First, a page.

Marketing Resource Management (MRM): Has the balance between knowing and measuring finally been found?

The time when a marketing manager sighed desperately because he/she knew half of the budget was wasted money, is now far behind us. And hopefully with that, also the time that a marketer was consumed by the overwhelming amount of performance data for the invested marketing budget.

Whereas in the first situation the marketer had a serious lack of data, the amount of data in the second situation was so large and complex that even a seasoned data analyst could no longer see the wood for the trees. The bottom line: despite all the tools and technologies available to the marketer, the result of both situations remains the same. Namely that the manager still gets insufficient insight into the performance of the marketing campaigns and therefore into the return on investment of the released marketing budget.

And wasn’t that the original purpose of Marketing Resource Management? If we are to believe the following definition, Marketing Resource Management (MRM) is: “ a set of processes and capabilities aimed at enhancing a company’s capability to orchestrate and optimize te use of internal and external marketing.”

The working areas of Marketing Resource Management were originally in the field of:

  1. Strategic planning and financial management
  2. Management of creative production
  3. Knowledge management
  4. Marketing fulfillment: access to content
  5. Marketing Performance Management

In principle, nothing is wrong with that definition. Neither with the 5 chosen work areas. But if we look at the total range of tools and technologies with which marketers can map the effectiveness and operational efficiency, it quickly becomes clear where the problem lies.


Over the years, this new market has been flooded by various providers of (online) monitoring and analysis tools, so that everyone has lost the overview. Everyone: that means not only the users, but also the providers, no longer knew (from each other) what was now suitable for what. Which tool was most suitable for that specific working area? Couldn’t that one tool also be used perfectly for another work area? Or was the ‘one tool fits all’ the best choice?

When investigated, the shocking discovery was that actually no tool does what it promises. Then it is not surprising that the modern marketer still has insufficient insight into marketing performance and operational marketing efficiency. It was then decided that a new MRM tools layout was needed. The 5 work areas have been abandoned and 3 new ones have been defined:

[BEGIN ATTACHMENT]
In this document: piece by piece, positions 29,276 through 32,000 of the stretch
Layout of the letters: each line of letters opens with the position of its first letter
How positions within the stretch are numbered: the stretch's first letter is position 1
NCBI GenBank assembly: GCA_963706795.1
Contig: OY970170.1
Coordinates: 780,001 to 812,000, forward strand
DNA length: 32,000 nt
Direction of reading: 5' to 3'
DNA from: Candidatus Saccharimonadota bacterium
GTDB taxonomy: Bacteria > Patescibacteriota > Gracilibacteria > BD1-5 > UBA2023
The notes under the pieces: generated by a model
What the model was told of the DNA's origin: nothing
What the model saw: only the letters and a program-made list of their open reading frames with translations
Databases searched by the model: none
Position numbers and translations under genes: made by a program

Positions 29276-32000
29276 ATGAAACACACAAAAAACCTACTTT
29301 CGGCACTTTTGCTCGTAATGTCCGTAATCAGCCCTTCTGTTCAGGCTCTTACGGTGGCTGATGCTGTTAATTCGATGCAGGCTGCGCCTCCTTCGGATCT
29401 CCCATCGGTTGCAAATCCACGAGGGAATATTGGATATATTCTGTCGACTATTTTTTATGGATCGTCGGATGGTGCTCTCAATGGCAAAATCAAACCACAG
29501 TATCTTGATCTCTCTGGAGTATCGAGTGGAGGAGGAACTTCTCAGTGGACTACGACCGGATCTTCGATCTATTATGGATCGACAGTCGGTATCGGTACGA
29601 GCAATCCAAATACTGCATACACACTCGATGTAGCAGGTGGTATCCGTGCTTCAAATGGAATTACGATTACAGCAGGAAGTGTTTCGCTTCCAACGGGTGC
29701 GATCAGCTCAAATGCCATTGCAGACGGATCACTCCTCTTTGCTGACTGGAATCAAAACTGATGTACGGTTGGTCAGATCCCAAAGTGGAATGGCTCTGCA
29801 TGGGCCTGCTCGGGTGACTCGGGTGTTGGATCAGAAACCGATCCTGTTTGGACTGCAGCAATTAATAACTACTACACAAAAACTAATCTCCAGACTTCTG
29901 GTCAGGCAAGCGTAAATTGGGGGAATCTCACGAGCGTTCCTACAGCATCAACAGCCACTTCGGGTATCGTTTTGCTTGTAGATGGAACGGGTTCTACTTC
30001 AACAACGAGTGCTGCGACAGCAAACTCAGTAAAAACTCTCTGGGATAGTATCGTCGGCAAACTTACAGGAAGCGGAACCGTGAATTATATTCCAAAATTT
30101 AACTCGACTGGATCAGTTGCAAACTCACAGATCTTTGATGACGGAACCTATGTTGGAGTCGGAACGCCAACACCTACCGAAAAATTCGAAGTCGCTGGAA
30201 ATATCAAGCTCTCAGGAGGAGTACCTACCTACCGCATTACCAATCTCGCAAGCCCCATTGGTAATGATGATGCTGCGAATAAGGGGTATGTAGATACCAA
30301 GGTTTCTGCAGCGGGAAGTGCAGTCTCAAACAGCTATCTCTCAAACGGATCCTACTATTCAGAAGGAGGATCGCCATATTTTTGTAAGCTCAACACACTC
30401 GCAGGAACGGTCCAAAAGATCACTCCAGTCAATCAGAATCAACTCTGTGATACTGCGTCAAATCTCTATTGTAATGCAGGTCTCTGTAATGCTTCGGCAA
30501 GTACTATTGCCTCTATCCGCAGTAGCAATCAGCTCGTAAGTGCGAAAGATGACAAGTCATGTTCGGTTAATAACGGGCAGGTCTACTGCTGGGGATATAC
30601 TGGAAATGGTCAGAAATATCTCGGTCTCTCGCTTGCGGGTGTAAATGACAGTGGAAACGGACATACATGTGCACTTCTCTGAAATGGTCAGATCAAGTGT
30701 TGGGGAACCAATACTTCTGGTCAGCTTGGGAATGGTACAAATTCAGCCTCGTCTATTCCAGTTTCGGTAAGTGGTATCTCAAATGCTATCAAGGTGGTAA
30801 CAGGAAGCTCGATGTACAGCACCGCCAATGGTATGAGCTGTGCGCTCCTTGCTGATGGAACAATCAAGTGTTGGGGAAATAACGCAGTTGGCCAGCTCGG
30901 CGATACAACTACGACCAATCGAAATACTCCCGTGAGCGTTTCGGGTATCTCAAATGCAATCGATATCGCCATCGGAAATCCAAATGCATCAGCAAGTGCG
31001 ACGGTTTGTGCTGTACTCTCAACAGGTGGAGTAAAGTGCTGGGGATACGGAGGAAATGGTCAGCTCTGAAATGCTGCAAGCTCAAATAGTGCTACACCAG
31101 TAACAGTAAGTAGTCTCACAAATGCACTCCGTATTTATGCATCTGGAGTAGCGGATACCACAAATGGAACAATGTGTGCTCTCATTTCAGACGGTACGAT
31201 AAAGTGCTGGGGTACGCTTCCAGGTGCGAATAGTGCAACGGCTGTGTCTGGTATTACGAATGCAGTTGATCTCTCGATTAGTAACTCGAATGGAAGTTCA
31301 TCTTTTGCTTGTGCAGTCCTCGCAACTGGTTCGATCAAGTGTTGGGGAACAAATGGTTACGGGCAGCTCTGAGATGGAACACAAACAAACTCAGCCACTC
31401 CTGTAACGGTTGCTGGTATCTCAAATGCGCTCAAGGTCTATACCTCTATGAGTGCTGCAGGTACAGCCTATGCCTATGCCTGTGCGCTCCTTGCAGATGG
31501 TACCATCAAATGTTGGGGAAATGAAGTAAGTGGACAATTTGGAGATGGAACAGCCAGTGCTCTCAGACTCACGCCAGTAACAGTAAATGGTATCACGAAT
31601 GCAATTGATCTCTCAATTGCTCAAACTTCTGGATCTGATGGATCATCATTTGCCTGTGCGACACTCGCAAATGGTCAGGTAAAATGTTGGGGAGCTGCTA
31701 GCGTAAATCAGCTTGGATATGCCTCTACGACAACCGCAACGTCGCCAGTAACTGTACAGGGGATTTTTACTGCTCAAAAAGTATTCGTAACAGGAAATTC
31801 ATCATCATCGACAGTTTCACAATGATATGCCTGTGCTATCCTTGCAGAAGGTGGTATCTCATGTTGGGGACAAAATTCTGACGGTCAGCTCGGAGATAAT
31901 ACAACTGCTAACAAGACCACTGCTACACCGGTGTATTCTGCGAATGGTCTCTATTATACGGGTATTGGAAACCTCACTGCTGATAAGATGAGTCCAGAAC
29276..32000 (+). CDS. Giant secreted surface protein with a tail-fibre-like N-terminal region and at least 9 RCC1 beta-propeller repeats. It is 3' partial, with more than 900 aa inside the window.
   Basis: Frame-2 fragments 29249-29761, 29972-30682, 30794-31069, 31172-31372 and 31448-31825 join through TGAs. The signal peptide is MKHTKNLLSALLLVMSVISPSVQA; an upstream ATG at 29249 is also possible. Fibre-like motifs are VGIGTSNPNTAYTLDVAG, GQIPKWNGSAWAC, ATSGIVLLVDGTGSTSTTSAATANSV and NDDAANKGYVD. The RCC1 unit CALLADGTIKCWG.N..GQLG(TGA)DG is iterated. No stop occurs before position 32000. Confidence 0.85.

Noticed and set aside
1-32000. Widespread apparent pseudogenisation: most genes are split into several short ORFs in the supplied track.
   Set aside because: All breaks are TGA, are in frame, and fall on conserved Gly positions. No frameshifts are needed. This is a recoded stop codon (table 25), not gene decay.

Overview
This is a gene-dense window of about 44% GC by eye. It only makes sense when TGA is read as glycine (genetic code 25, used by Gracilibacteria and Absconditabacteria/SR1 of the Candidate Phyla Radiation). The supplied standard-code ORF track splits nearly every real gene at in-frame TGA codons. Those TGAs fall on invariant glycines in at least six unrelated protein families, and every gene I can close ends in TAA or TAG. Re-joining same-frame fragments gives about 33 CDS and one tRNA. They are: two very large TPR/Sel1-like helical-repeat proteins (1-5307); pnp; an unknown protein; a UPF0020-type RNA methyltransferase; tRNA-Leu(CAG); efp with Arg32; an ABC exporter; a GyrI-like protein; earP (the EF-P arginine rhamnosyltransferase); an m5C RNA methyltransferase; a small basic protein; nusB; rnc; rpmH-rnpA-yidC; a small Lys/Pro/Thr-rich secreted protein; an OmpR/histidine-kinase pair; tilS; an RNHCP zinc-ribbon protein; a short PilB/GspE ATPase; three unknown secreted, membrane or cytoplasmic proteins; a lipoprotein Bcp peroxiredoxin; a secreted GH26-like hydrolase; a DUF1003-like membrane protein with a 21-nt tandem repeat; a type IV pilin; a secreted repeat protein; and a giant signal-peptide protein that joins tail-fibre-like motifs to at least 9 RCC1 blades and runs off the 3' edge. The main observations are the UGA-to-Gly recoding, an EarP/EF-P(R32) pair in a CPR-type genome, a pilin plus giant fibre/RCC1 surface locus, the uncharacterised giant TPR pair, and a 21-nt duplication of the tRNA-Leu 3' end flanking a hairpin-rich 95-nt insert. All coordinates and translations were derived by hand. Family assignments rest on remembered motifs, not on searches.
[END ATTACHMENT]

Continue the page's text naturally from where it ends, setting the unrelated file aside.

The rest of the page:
• MRM Work management: focus on process and workflow with an occasional sidestep to digital analytics
  • MRM Asset management: emphasis on management and storage of text, images, graphics etc. (because more and more content is generated, making the managing of it difficult)
  • MRM Performance management: focused on assigning and monitoring the deployment of media /budgets, marketing activities and their performance.

With this new layout it is expected that there will be more clarity for both the developers of the MRM tools and their users. On the other hand, leading agencies are also realistic: there is a lot of overlap in understanding between MRM, Content marketing, Digital Asset management, multichannel campaign management, web content management, marketing analytics etc. In addition, an IT engineer looks at the functionality of the tools, while marketers are looking for the possibilities.

That is why a number of recommendations for marketers have emerged:

  • Marketing Resource Management Recommendation 1: First identify the operational problem areas that benefit from MRM and then distil the most important criteria that a specific tool (whether or not per problem area) must meet.
  • Marketing Resource Management Recommendation 2: Investigate which supplier can supply precisely those usable tools, which fit the identified problem areas, and which meet the set criteria. The need is leading, not the supply.
  • Marketing Resource Management Recommendation 3: Make decisions primarily based on technology and how these can be fitted – and possibly adjusted! – in the daily marketing policy. Providers will always come up with tools and technologies that can do much, much more.

But ask yourself: do you really need a Swiss army knife to cut a piece of paper in half? To be honest, if we get that pocket knife in our hands, the temptation is far too great not to try out all the possibilities on that piece of paper. But remember, you can just as easily tear the A4 paper in half!

About the author

Edward Hölsken

Edward started out in online marketing but soon found his passion in entrepreneurship. He successfully founded multiple tech startups and sold digital agency mediaBunker to CMN Group. He then co-founded spinoff company Relayter to solve the complex issues that come with large retail marketing content productions. Going from large datasets from multiple sources to automatic layout and design. His mission is to redefine and simplify how large retailers operate their marketing content execution.

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